Charlie Guard: Do Parents or Judges Decide?
The United Kingdom’s highest court has determined it was in Charlie Gard’s “best interest” for his parents to give up on him and watch him die. The European Court of Human Rights sadly agreed. Under European law, this rendered Charlie hopeless, his parents powerless to intervene.
His parents raised more than $1.6 million in private funds for transport to the U.S. for further care. But the state hospital was granted the legal right to pull the plug on young Charlie.
This is what happens when the state, not loving parents, decides what is best for a child: it miraculously happens to match whatever is best for the government!
Sadly, what happens in Europe has a way of coming here as well. And with the Supreme Court’s Troxel v. Granville (2000) decision, the way has already been paved. Where once parental rights were afforded “strict judicial scrutiny” protection (Troxel, p. 80), now those same rights are granted only “some special weight” (ibid., p. 70)—and what that means varies from judge to judge and case to case.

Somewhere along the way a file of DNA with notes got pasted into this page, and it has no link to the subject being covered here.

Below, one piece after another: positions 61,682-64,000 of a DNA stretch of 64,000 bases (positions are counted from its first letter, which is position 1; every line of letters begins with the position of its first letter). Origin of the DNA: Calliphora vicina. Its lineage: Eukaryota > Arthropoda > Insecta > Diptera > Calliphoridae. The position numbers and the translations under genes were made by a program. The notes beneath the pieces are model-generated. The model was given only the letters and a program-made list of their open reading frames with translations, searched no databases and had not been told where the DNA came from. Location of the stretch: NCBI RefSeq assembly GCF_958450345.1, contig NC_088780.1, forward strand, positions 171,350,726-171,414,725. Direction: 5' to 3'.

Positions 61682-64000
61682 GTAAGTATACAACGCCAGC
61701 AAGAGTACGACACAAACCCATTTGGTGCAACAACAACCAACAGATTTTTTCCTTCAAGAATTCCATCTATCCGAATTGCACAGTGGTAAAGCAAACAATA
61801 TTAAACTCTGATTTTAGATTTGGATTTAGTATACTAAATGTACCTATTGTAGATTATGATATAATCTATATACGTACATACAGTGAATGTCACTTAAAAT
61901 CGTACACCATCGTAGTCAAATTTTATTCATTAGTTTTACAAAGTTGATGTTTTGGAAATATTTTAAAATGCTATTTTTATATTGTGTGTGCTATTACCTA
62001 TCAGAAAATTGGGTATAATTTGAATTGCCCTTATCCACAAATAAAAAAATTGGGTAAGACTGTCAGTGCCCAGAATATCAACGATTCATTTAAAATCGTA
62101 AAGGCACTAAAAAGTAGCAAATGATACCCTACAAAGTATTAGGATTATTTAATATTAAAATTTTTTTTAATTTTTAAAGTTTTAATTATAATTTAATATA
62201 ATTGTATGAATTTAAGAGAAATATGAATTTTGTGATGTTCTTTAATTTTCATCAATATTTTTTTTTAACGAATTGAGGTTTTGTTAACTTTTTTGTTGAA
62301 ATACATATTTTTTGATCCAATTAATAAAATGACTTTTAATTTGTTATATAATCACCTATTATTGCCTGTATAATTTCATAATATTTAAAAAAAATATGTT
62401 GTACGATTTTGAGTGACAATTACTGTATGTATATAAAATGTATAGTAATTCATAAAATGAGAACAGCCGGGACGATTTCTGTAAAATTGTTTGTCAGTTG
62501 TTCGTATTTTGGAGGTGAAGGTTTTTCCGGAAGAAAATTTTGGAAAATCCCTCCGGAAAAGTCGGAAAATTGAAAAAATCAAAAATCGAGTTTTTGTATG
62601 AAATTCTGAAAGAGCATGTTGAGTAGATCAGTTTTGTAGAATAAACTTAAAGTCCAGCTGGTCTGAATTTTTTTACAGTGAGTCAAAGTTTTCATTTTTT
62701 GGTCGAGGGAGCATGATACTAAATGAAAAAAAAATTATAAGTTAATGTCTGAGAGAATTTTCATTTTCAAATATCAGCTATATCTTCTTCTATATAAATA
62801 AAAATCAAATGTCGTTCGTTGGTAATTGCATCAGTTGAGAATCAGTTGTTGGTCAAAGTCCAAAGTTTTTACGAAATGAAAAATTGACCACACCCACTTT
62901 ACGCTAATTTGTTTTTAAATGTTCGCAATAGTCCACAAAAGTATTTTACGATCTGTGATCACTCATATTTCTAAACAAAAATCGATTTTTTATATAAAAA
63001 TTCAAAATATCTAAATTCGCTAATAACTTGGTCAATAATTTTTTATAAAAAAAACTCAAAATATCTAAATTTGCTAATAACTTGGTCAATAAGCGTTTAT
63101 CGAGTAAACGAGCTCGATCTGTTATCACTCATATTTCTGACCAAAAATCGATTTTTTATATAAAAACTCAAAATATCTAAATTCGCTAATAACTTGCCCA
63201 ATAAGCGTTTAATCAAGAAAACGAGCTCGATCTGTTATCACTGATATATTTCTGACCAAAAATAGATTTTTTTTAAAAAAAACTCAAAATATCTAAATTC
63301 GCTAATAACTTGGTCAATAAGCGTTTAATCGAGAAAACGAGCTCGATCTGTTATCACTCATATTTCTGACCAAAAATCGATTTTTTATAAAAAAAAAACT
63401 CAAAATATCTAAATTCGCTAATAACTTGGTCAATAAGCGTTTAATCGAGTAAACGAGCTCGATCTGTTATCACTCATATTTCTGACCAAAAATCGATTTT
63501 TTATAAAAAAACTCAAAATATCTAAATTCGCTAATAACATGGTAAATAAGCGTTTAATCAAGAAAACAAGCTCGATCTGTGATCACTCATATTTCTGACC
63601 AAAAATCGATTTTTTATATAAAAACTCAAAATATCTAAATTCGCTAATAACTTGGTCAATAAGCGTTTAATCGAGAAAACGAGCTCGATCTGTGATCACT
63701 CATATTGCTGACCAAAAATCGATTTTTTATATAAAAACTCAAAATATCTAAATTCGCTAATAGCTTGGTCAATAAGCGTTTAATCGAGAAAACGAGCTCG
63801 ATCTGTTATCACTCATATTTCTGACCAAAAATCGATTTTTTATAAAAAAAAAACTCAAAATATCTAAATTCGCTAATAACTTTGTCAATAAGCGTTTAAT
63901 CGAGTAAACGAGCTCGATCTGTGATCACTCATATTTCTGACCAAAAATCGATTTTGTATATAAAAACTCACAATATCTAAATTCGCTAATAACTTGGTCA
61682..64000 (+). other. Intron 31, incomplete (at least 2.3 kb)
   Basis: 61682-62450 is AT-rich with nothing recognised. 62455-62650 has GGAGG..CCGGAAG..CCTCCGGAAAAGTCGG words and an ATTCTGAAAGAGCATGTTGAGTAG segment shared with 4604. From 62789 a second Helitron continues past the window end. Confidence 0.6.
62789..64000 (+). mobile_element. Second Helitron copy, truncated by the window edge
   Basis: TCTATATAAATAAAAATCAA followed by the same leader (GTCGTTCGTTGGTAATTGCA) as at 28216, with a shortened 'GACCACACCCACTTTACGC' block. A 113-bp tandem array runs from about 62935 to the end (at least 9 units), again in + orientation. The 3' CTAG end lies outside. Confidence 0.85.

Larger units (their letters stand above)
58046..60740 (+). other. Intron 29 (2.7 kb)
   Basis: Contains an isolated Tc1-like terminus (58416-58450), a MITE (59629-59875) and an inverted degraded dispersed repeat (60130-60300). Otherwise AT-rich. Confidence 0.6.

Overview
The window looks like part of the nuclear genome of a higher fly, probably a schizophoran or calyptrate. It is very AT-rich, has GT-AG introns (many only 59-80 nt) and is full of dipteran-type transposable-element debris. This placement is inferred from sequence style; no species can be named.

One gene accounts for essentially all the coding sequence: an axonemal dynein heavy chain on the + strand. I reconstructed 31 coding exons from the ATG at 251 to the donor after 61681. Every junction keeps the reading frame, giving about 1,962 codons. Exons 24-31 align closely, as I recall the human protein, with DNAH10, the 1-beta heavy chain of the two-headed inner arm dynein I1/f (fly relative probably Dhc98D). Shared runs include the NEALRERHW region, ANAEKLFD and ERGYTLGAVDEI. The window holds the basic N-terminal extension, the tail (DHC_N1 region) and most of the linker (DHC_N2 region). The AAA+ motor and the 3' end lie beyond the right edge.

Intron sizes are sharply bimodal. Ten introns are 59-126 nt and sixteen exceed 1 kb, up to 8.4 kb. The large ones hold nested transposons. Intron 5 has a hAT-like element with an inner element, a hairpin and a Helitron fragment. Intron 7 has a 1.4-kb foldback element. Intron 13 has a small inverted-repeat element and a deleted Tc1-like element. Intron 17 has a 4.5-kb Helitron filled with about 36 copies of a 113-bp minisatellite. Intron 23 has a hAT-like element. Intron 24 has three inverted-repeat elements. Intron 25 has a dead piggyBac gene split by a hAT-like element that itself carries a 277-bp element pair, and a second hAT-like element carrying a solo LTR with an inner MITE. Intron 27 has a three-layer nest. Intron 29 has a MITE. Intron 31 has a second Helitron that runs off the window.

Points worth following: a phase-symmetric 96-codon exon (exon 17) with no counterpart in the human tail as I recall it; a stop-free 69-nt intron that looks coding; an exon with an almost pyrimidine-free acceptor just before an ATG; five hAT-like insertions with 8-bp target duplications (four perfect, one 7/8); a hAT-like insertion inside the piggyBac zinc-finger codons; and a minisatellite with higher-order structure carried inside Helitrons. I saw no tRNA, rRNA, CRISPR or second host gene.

Blow are a few other news articles about Charlie Gard, along with commentary.
- The president and the pope express concern for Charlie Gard.
- This opinion piece in the IJReview points out that this COULD come our way. – What if Charlie’s parents had the fundamental right to direct his care? What if you lost yours?
- The Court-Ordered Killing of Charlie Gard – “Under what circumstances should the tightest bonds of affection — those between parent and child — be subordinated to the judgment of the state?”
Clearly, when there is proven abuse, or gross or systemic neglect, the state has a role. But where there is neither abuse nor neglect?
If we cannot save Charlie, we can at least stand up and say, “Never here. Never again.” Partner with Parental Rights Foundation today.